what to buy
Shirts, kits, merchandise and gifts
The main Toro outlet is right in the city centre, the Granata Store (Tue-Fri 10.30am-1pm, 3.30pm-7pm, Sat 10.30am-1pm, 3pm-7pm, Sun 3.30pm-7pm) at piazza Castello 10. It’s hidden away in an arcade, opposite door 9 and near the orange taxi sign, close to via Po. There are china bulls in the Toro shop, dressing gowns, replica shirts and pictorial histories of Il Grande Torino. In the window is a large image of Valentino Mazzola, the last photo ever taken, in Lisbon in May 1949.
Another Granata Store (Mon 4pm-6.30pm, Tue-Fri 10.30am-12.30pm, 4pm-6.30pm, match days) operates at corso Agnelli 24A by the stadium.
Where to Drink
Pre-match beers for fans and casual visitors
The nearest outlet to the stadium is a snack kiosk on corso Sebastopoli directly opposite the main ticket office, the Bar-Paninoteca Olimpico – a generous spread of tables and chairs outside, and range of bottled beers, means this is closer to a makeshift bar.
Close by on corso Agnelli is a string of cafés of varying pre-match suitability. Closest to the new club shop at 24A, Caffé LÉ and Enoteca 14 can provide alcohol but no atmosphere, one a bland café with a map of Scotland on the wall, the other more a wine store with an area for sampling the goods.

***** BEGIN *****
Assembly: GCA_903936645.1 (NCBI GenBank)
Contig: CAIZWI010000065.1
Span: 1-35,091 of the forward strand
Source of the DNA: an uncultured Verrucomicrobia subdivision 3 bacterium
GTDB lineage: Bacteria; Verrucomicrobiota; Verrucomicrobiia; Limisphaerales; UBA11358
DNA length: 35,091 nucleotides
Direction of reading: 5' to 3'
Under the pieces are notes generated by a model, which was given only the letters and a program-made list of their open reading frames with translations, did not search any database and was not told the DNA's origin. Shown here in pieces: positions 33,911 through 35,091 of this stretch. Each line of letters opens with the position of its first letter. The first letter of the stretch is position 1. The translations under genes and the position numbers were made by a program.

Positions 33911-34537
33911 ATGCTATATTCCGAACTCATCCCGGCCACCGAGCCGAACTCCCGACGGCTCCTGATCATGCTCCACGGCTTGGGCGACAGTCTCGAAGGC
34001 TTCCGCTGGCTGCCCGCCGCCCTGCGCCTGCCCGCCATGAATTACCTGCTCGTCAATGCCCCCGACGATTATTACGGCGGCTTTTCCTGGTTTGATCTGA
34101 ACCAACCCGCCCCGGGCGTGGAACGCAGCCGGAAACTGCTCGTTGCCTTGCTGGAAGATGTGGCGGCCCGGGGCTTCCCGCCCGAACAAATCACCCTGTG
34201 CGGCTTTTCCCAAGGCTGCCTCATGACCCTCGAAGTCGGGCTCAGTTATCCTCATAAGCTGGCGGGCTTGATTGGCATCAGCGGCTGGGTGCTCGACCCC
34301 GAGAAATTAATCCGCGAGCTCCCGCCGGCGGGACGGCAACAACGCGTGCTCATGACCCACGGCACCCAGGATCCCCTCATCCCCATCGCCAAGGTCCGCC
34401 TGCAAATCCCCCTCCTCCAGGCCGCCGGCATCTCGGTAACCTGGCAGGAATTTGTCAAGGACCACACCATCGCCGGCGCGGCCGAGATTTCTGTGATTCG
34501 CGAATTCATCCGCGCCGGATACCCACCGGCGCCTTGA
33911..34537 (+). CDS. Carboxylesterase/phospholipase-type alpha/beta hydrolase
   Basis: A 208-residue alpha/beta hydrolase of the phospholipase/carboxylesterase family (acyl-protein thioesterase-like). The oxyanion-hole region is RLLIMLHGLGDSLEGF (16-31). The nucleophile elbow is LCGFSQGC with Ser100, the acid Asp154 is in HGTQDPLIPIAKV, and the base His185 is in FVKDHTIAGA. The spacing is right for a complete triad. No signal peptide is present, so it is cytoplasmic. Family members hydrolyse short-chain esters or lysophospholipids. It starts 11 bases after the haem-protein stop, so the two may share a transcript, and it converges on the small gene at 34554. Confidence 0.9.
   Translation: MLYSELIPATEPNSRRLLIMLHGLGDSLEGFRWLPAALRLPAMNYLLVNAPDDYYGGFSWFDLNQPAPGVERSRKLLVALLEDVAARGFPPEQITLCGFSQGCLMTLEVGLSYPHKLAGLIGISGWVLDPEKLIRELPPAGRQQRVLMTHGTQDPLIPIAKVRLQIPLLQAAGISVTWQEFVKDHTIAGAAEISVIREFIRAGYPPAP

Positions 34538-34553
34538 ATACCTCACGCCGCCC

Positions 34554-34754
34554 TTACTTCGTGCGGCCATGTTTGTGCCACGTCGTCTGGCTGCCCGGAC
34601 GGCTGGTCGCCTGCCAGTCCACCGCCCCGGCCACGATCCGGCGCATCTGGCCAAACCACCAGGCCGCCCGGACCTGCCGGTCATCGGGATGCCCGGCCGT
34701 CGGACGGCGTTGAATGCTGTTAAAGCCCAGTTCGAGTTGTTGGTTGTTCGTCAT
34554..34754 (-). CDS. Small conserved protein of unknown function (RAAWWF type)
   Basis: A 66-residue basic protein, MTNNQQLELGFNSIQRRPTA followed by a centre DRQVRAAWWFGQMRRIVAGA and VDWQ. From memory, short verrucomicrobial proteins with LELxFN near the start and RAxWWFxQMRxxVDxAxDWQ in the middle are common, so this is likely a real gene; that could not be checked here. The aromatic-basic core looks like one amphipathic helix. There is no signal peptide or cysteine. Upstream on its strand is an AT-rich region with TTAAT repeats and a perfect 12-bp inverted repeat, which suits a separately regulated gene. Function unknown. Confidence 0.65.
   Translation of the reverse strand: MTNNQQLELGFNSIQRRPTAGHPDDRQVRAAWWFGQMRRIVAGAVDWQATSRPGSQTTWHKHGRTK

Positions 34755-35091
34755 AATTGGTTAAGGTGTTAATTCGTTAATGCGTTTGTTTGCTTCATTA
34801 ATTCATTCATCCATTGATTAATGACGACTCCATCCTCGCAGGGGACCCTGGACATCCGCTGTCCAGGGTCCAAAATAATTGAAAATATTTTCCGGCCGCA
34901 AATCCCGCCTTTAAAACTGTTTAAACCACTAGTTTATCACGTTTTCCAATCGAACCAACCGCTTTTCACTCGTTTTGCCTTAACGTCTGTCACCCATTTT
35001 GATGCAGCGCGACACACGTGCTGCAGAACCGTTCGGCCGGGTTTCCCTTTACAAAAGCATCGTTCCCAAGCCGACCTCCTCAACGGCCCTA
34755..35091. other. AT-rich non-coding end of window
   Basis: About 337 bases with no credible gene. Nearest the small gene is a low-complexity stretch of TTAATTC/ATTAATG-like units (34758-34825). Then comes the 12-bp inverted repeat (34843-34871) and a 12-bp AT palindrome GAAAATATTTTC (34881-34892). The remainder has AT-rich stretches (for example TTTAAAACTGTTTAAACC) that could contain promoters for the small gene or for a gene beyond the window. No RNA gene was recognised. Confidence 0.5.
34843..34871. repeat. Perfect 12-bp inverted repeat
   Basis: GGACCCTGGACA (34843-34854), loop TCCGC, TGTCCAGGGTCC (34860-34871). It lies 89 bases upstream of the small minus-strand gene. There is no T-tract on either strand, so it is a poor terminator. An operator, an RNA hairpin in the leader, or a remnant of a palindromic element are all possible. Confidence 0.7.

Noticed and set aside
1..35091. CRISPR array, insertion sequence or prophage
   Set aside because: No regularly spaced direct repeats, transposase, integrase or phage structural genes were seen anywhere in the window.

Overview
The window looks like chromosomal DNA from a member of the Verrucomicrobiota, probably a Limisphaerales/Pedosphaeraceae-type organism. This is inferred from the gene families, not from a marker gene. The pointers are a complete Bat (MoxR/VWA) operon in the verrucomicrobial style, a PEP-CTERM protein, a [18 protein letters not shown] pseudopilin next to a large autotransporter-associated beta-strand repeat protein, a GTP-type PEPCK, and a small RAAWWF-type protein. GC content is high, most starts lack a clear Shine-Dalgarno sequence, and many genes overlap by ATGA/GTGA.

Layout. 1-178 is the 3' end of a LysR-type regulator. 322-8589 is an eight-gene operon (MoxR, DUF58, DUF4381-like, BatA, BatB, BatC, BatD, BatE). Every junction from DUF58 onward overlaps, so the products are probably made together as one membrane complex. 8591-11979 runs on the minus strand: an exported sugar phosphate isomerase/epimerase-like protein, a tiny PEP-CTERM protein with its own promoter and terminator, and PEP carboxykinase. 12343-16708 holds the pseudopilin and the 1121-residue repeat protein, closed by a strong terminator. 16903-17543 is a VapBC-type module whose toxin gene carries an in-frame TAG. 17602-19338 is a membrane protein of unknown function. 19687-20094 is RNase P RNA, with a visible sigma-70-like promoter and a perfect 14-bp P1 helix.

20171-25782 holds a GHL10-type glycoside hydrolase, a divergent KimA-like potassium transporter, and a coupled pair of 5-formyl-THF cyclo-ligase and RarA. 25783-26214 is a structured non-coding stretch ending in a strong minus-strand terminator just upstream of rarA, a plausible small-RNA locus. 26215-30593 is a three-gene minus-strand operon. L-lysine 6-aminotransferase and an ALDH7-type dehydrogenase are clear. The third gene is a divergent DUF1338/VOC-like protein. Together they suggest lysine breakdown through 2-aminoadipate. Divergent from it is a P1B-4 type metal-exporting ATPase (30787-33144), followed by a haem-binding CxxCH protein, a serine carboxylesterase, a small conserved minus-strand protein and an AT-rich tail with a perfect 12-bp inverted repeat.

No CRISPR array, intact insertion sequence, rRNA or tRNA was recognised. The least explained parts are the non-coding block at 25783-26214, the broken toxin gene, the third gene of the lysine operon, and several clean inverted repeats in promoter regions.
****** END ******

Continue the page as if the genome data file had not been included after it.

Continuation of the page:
At the junction with corso Sebastopoli you’ll find a pleasant pizzeria, All’Oca Di Pulcinella and, just round the corner on Sebastopoli itself, the Serafina, a contemporary version of a classic retro Italian café/eaterie that appeals to an older clientele nonetheless. On the same corner, the Wine Bar, the former Bar Cristallo, offers the usual panini and sticky cakes, though can provide Vikingen beer ‘imported from Germany’.
On the other side of the stadium, where Sebastopoli meets corso Unione Sovietica, the Bar Derby’s (Sebastopoli 73) should be a more suitable choice, a calcio-crazy hotbed of football talk. Instead, it’s just another bland Italian bar given a superfluous apostrophe in its name to make it sound English and hip. On the same stretch of Unione Sovietica, the Old Monk is another faux pub that opens after 7pm. The Dorian Grey nearby on via Tunisi is on similar lines, though perhaps a little more imaginative.
Alternatives near the stadium include the bar/cafeteria outside the swimming pool on corso Galileo Ferraris, G Square, and the nameless little bar for an age-old supporters’ group, tucked in within the stadium grounds just off via Filadelfia.
Filadelfia itself, now that the stadium is reopened, has a far better range of Torino-focused bars. the Sweet Café immediately opposite the stadium is a popular Toro meeting place – presumably why it was firebombed by Juve fans before the derby in 2016.
A few doors down, the one-time Capriccio, now Fragole & BARbera, is easily the best choice of pre-match imbibery, one part bar, one part restaurant, decorated with archive photos of the Grande Torino side of the 1940s, plus framed shirts.
Further along, on the corner with via Pasquale Paoli, the Bar Filadelfia is large, prominent, bland and forgettable – but for the name.